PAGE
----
In “The Night Swim,” Megan Goldin explores the male domination that exists to this day in rural America. Especially the male dominance that white, wealthy men feel endowed with, along with the usual arrogance that comes from those who feel entitled. They feel entitled to special treatment from the authorities, special treatment from shops, special treatment from their friends who may not be as entitled as they are, and special treatment from girls who, in their view, really have no right to say no to their advances.
After all, in their entitled minds, every girl should be thrilled that such a scion of society even glances in her direction. So any whim, any desire, should be instantly gratified. And Goldin isn’t satisfied with one instance of such entitlement. She provides us with two — twenty-five years apart.
Main character Rachel Krall is the voice behind a popular crime podcast. This season, she’s chosen a rape prosecution to cover instead of murder. And what she doesn’t know when she travels to the small coastal town she’s investigating is that more than one rape has been committed.
Kelly Moore, a high school student, has accused the local golden boy, Scott Blair, of rape. Blair’s father is perhaps the wealthiest man in town, and Scott is a prospective Olympic swimmer. But during a weekend off from training, he attended a high school party and decided that Kelly would be his next conquest — whether she agreed or not. But it seems that it’s going to be a he said/she said trial, and Blair’s father can afford the very best in defense lawyers.
Before she even arrives in town, Rachel receives a cryptic letter from someone who asks her to investigate a crime that happened decades ago. Hannah claims that her 16-year-old sister was murdered. But when Rachel investigates, she finds that Jenny drowned, and there was never a police investigation. Nor could she find evidence of an autopsy.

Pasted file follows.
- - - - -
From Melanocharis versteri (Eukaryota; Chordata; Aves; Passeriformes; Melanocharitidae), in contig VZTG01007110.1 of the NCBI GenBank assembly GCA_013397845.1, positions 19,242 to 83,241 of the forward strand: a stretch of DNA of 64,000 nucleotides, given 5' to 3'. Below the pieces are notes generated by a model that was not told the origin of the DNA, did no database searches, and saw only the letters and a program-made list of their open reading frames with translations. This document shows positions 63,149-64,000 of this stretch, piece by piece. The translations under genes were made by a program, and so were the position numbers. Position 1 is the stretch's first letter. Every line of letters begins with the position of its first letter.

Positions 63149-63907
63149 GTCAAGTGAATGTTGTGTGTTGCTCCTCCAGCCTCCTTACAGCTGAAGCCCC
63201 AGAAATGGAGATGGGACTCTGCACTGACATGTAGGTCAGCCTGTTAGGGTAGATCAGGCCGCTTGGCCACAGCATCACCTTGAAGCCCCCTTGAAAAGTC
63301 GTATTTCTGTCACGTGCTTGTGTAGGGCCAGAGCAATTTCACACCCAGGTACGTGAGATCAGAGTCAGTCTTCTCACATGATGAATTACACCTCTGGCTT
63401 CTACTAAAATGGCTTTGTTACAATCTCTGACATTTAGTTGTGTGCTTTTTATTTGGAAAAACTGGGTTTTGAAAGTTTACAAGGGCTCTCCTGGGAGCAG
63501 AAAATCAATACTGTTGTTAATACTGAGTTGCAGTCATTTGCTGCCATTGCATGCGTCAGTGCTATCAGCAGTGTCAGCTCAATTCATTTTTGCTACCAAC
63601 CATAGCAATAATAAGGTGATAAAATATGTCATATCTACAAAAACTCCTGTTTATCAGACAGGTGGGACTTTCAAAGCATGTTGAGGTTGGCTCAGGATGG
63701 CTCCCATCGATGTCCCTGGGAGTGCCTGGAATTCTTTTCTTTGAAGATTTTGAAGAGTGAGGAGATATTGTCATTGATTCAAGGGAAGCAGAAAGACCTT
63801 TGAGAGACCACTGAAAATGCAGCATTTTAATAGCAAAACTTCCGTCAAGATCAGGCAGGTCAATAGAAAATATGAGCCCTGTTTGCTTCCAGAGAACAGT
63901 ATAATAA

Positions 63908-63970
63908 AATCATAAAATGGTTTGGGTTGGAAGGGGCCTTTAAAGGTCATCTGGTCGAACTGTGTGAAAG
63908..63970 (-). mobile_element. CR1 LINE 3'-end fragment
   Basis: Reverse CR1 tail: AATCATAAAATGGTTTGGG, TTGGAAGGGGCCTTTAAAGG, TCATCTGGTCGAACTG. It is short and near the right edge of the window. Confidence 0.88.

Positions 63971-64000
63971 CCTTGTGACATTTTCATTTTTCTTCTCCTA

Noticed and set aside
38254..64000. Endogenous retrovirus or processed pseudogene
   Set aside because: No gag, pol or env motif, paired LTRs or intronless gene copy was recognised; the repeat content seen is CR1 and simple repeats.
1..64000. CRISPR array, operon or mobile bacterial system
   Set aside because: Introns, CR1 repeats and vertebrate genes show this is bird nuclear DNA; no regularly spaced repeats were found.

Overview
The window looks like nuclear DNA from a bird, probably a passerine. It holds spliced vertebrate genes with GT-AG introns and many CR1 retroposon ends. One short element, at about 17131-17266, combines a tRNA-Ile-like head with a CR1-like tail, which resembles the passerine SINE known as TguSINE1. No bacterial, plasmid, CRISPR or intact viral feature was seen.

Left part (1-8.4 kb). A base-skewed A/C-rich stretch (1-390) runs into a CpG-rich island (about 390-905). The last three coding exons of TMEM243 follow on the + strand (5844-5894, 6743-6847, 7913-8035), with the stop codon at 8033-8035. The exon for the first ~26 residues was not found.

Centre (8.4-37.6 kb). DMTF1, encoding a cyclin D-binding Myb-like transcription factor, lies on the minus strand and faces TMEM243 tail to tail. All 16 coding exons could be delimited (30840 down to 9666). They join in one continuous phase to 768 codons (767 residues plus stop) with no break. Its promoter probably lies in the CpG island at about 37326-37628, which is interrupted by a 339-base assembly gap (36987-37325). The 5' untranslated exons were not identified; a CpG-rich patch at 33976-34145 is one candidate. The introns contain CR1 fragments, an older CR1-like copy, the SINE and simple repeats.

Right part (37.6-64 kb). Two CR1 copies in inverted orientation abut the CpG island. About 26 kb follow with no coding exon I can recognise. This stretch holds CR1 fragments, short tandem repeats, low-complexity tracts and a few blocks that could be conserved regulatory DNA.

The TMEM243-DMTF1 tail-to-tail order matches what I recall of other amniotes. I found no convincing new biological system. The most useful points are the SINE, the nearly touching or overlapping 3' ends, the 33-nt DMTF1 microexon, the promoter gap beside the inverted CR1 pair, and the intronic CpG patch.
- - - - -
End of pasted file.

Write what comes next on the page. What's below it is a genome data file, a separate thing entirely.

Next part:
The narrative alternates between Rachel’s third person narration, her first person podcast narration, and Hannah’s first person letters to Rachel documenting her childhood and Jenny’s fate. The different points of view work well in terms of providing different perspectives, and they keep the story appealing and involving.
What resonates throughout is the simple fact that when a woman is raped, she often is victimized for a second time when her story is told. “If only” she hadn’t walked through the park or “if only” she hadn’t stayed out that late. “If only” she had called a cab, “if only” she had called 911. Goldin writes, “If every woman who felt afraid called nine-one-one, the switchboard would melt. That is what women live with every day of our lives.” Anyone who has even been sexually assaulted knows that truth.
Hannah’s sister Jenny was attacked by the privileged sons of important men in the small town. Jenny’s mother was poor and had two daughters out of wedlock after she ran away from her abusive grandfather. Hannah relates those events through sporadic letters to Rachel that are delivered in mysterious ways. One is left under her windshield wiper at a gas station, another left when her lunch bill is paid and the receipt delivered with a letter.
As we get more and more involved with the characters and the events both present and past, we know that we have all the clues, and we should be able to put the stories together. But Goldin is a master at giving clue after clue while keeping the final solution shrouded in mystery. We also begin to really care about the women in the story: Rachel, Hannah, and the long-dead Jenny. Especially the long-dead Jenny.
If you want a book that you won’t be able to put down, a book that will keep you thinking and whose characters will remain etched in your memory, pick up “The Night Swim.” It will also make you angry on behalf of every woman who has had her #MeToo moment.
Please note: This review is based on the advance reader’s edition provided by the publisher, St. Martin’s Press, for review purposes.